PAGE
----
Healthcare not big election topic

Published 10/25 2012 10:03PM

Updated 10/26 2012 09:06AM

SPRINGFIELD -- You can't talk about he presidential race without discussing healthcare. It's one of the major issues voters will be thinking about when they head to the polls in a week-and-a-half. WCIA-3's Steve Staeger has more from your Local Election Headquarters.

Lately, the issue hasn't grabbed headlines like the economy, but it's still a major topic. President Obama and Mitt Romney have different plans for the future of healthcare in this country. You'll see changes no matter who's in the White House next year.

"It's one of the most important policy changes, probably in a while. Certainly one of the big ones of the 21st Century."

He's talking about healthcare reform. More commonly known as "Obamacare," a term even the President has embraced. If he gets four more year, President Obama has vowed to make his plan work.

"That will include a real focus on how to expand healthcare coverage for uninsured individuals."

What you could see down the line in a President Obama sequel is more people with insurance coverage because Obamacare requires it. Under his opponent's plan, you'd see some changes as well.

"The main difference with what he's interested in, is instead of focusing on covering more people, the Romney/Ryan plan is primarily focused on keeping medical costs down, primarily through the private market.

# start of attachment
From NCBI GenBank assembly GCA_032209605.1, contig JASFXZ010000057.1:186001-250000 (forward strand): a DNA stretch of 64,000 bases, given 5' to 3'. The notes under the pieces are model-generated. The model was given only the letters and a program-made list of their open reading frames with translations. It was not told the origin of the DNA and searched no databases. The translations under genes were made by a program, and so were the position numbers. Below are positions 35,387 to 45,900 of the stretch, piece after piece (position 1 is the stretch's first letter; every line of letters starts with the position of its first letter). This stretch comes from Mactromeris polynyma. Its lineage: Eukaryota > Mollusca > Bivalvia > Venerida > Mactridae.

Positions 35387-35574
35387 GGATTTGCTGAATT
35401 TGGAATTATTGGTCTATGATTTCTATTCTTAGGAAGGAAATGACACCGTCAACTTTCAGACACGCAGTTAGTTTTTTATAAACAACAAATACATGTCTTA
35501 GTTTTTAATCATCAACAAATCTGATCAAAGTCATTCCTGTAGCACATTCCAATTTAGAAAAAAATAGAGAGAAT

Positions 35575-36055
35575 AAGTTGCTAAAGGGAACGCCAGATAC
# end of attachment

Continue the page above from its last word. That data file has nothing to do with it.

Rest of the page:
Governor Romney has said he'll repeal Obamacare on his first day in the Oval Office. If he's successful with that, you'd see changes right away.

"If he does what he says he's going to do, if you are under 26, and on your parents insurance, or you have children who are under 26 on your insurance, that would go away."

But, just because he wants to trash the plan, doesn't mean he'd throw it all away.

"There are several components to Obamacare that he would keep. There's some debate about what he means by that, things like covering pre-existing conditions."

There is a surprise in all of this. Earlier this year when the Supreme Court ruled in favor of healthcare reform, experts thought it would be a huge part of the election. Polling shows it's still an important issue, but isn't on voters' minds as much as it was back then.

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